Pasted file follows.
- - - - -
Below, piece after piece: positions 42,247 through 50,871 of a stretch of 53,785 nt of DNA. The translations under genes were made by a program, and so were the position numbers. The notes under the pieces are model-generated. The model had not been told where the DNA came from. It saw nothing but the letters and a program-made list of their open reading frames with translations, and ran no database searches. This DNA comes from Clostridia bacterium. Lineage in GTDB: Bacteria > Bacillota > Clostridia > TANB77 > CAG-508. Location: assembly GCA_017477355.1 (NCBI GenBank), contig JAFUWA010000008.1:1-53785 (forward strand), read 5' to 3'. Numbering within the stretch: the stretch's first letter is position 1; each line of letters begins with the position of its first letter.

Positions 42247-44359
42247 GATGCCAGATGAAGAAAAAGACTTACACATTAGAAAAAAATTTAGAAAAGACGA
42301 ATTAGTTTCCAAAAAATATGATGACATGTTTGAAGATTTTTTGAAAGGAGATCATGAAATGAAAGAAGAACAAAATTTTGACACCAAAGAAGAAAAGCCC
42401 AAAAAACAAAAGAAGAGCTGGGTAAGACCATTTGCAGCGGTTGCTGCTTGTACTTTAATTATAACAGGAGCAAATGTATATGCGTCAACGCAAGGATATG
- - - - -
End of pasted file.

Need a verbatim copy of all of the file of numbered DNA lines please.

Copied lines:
Below, piece after piece: positions 42,247 through 50,871 of a stretch of 53,785 nt of DNA. The translations under genes were made by a program, and so were the position numbers. The notes under the pieces are model-generated. The model had not been told where the DNA came from. It saw nothing but the letters and a program-made list of their open reading frames with translations, and ran no database searches. This DNA comes from Clostridia bacterium. Lineage in GTDB: Bacteria > Bacillota > Clostridia > TANB77 > CAG-508. Location: assembly GCA_017477355.1 (NCBI GenBank), contig JAFUWA010000008.1:1-53785 (forward strand), read 5' to 3'. Numbering within the stretch: the stretch's first letter is position 1; each line of letters begins with the position of its first letter.

Positions 42247-44359
42247 GATGCCAGATGAAGAAAAAGACTTACACATTAGAAAAAAATTTAGAAAAGACGA
42301 ATTAGTTTCCAAAAAATATGATGACATGTTTGAAGATTTTTTGAAAGGAGATCATGAAATGAAAGAAGAACAAAATTTTGACACCAAAGAAGAAAAGCCC
42401 AAAAAACAAAAGAAGAGCTGGGTAAGACCATTTGCAGCGGTTGCTGCTTGTACTTTAATTATAACAGGAGCAAATGTATATGCGTCAACGCAAGGATATG